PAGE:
Multiple dairy digester projects underway in Michigan
Brightmark is partnering with five Michigan dairy farms to capture renewable natural gas from anaerobic digesters.
Founder and CEO of the global waste solutions company Bob Powell tells Brownfield the projects have been a work in progress for the past several years and will span seven locations in West Michigan.
“Our ability to help with greenhouse gases has a great environmental impact on our communities in Michigan and the greenhouse gas reduction for the seven farms is the equivalent of planting over 179,000 acres of forest each year,” he shares.
Powell says manure has been underutilized on farms because of technology cost barriers.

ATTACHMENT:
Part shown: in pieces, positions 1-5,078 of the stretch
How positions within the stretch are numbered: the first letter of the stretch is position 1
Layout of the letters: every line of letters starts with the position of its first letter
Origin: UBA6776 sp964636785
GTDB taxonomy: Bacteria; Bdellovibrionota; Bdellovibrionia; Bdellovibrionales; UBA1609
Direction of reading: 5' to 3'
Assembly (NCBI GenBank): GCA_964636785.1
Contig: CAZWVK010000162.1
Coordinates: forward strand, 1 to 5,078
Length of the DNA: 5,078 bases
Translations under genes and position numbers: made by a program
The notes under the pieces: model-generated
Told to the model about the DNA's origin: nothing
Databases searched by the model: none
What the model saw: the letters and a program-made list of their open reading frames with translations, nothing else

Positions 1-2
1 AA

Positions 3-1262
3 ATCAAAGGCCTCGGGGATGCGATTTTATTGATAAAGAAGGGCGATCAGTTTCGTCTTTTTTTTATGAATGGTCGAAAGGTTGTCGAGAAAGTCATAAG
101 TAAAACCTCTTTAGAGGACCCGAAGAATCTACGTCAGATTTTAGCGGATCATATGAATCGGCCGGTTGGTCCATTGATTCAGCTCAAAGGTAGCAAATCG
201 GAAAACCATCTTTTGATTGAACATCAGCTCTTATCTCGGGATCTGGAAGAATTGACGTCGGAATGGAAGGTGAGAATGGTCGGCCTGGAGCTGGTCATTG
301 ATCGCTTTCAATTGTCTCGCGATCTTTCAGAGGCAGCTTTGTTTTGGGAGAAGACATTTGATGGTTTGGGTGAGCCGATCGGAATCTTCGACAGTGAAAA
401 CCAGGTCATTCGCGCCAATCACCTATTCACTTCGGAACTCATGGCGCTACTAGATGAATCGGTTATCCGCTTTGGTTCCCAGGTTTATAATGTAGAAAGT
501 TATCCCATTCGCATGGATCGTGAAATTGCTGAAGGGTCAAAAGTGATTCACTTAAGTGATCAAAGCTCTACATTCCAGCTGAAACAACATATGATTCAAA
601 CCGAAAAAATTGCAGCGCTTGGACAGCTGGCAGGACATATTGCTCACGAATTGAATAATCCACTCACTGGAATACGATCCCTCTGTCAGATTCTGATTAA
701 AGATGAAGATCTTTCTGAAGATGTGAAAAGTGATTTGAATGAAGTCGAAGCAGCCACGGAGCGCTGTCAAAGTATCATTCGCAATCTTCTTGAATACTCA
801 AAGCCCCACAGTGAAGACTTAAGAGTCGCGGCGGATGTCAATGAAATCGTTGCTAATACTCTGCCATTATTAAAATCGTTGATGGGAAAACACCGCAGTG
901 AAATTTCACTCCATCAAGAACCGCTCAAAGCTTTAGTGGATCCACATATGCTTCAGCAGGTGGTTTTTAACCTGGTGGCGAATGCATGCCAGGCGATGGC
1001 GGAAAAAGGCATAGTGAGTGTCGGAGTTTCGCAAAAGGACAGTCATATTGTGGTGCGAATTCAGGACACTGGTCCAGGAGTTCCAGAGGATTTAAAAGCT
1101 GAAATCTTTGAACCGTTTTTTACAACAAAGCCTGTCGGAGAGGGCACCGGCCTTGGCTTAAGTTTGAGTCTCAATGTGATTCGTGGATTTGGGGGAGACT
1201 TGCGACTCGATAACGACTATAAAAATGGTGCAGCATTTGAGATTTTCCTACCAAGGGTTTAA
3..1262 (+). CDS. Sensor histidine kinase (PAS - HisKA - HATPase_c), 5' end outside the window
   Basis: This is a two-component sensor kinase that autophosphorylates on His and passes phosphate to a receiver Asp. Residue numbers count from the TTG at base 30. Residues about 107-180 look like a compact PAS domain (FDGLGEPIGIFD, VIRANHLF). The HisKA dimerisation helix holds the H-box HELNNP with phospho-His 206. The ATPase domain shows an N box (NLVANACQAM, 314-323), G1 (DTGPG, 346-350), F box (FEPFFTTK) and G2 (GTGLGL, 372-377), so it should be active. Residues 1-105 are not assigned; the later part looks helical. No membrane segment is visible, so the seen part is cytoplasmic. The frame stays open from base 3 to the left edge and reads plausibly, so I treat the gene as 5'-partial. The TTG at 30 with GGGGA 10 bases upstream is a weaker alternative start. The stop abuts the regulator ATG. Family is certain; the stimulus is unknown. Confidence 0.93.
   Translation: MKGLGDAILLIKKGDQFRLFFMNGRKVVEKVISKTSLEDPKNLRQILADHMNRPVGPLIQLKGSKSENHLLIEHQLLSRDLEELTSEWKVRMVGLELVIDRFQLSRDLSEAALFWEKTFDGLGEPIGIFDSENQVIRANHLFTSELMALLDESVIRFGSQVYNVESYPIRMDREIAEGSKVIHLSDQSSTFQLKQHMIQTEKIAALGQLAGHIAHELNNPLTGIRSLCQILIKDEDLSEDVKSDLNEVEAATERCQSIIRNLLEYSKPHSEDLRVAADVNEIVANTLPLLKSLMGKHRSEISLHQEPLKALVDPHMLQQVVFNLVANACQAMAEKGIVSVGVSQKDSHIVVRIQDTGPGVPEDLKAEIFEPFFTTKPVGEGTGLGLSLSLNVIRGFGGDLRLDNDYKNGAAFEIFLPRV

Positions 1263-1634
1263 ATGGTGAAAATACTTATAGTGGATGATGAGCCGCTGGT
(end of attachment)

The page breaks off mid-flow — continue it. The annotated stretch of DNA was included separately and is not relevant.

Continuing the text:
“We have not deployed anaerobic digesters to take the manures at a scale that made sense,” he says. “In the last five to six years, with the support of the federal and some states as well, we’ve really seen an acceleration of the deployment of anaerobic digestion technology.”
He says the closed-loop system takes manure directly from barns and puts it into digesters for about three weeks while methane is captured, cleaned, pressurized, and pumped into natural gas pipelines. After processing, the solids can be used for fertilizer or bedding material and the water is reprocessed to be used again on the dairy.
He says several projects are also expected to be completed this year including in Iowa, South Dakota, and Wisconsin.
Chevron purchases and markets the renewable energy produced by the Brightmark dairy digester joint ventures.